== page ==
Abnormalities in heart membranes and myofibrils during bacterial infective cardiomyopathy in the rabbit.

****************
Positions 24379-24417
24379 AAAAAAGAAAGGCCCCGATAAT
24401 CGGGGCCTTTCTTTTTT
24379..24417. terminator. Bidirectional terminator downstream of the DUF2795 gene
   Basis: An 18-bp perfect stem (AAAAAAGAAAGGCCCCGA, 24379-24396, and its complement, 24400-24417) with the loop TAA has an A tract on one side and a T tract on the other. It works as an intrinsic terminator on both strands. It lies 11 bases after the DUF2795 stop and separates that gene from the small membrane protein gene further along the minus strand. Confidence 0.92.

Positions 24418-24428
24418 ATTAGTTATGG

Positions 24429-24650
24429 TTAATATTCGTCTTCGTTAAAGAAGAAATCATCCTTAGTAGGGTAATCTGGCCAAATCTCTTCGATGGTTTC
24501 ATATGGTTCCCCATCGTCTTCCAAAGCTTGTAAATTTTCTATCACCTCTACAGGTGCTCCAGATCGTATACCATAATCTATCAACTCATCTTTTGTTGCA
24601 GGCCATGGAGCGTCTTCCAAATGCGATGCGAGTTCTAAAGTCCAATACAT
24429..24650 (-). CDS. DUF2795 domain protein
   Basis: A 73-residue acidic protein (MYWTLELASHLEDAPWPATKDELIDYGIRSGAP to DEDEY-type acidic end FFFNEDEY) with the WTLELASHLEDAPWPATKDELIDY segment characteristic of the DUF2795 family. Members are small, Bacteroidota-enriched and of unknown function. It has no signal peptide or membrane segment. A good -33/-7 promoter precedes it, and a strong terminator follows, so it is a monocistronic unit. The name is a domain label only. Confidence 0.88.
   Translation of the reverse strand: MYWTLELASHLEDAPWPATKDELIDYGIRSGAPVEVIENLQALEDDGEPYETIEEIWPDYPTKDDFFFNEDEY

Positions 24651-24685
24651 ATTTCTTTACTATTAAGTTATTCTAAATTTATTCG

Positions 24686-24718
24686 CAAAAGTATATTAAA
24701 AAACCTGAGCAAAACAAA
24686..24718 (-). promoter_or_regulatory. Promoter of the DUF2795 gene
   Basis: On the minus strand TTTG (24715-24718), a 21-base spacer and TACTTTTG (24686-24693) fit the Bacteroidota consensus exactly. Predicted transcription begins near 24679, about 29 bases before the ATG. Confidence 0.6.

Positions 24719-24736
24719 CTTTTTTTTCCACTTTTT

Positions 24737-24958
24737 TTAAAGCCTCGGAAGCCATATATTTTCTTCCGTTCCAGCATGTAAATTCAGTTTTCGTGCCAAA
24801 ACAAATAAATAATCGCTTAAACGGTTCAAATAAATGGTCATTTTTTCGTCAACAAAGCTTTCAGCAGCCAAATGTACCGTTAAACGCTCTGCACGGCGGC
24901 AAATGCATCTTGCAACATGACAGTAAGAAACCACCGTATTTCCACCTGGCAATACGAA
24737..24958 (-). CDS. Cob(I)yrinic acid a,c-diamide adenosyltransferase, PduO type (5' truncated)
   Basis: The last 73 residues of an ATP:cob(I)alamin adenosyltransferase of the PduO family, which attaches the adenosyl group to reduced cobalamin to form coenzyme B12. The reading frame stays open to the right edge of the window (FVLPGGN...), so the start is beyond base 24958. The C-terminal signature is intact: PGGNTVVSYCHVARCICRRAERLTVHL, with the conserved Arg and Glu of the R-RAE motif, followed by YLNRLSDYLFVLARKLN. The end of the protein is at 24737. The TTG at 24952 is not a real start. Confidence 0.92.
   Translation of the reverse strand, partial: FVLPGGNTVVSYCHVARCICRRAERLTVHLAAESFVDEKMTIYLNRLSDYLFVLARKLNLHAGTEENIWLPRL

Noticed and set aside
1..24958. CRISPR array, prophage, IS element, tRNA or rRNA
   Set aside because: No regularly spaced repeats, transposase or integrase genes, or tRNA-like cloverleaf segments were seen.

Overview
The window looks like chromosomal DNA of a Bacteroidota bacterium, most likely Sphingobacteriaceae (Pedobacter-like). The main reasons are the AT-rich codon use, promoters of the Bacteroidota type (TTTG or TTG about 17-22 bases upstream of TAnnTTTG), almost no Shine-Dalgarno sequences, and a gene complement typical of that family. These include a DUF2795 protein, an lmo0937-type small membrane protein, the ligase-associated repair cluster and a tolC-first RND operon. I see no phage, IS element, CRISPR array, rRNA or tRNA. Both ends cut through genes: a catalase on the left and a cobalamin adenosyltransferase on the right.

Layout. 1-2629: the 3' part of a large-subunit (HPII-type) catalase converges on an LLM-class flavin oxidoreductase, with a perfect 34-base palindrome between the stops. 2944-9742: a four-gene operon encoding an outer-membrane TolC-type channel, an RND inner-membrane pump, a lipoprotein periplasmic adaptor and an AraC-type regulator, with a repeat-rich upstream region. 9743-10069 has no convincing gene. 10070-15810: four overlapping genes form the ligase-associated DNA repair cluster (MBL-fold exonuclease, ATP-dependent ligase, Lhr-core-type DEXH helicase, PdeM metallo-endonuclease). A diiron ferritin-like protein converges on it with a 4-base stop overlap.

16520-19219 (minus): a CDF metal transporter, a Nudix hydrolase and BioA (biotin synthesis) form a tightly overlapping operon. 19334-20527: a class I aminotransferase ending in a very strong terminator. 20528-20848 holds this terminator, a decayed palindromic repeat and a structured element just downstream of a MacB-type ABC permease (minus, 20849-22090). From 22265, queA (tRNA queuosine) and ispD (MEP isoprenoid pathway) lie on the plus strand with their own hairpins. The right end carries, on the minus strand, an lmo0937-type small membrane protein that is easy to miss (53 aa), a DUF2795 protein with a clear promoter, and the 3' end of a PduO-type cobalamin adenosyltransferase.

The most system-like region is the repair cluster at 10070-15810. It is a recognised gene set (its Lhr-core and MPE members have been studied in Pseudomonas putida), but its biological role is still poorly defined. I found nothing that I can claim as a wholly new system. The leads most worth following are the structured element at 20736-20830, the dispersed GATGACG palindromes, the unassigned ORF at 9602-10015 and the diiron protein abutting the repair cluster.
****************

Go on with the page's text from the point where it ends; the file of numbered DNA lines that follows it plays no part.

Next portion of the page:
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We studied hearts from sham-operated and uninfected catheterized rabbits as well as from rabbits at early and late stages of cardiomyopathy and failure after 3 and 6 days of infection with Streptococcus viridans. No ultrastructural abnormalities or biochemical changes in membrane and myofibrillar activities were seen in 3-day uninfected hearts. In 6-day uninfected hearts there were decreased sarcolemmal M2+ ATPase, Na+-K+ ATPase, adenylate cyclase and calcium binding, microsomal calcium binding and uptake, and myofibrillar Ca2+-stimulated ATPase as well as increased mitochondrial calcium uptake. Slight ultrastructural changes also were apparent in 6-day uninfected hearts. At both early and late stages of infective cardiomyopathy and failure there were varying degrees of depression in sarcolemmal Mg2+ ATPase, Na+-K+ ATPase, adenylate cyclase and calcium binding, microsomal calcium binding, calcium uptake and basal ATPase, and myofibrillar Ca2+-stimulated ATPase activities. However, sarcolemmal Ca2+ ATPase and myofibrillar Mg2+ ATPase activities were decreased only after 6 days of infection. Mitochondrial calcium binding and uptake were increased in early stages but decreased in late stages of disease. Furthermore in infected hearts there were defects in mitrochondrial respiration and phosphorylation. Generalized severe myocardial cell damage involving myofibrils, mitochondria, and the sarcotubular system was seen only in late stages of infection. The results demonstrate impairment of different membrane and contractile protein functions as well as ultrastructural abnormalities in bacterial cardiomyopathic hearts which were absent or of lesser magnitude in hearts with only hypertrophy. The findings reported here suggest to use that there is an association between heart failure and changes in function of cellular components during bacterial infective cardiomyopathy.
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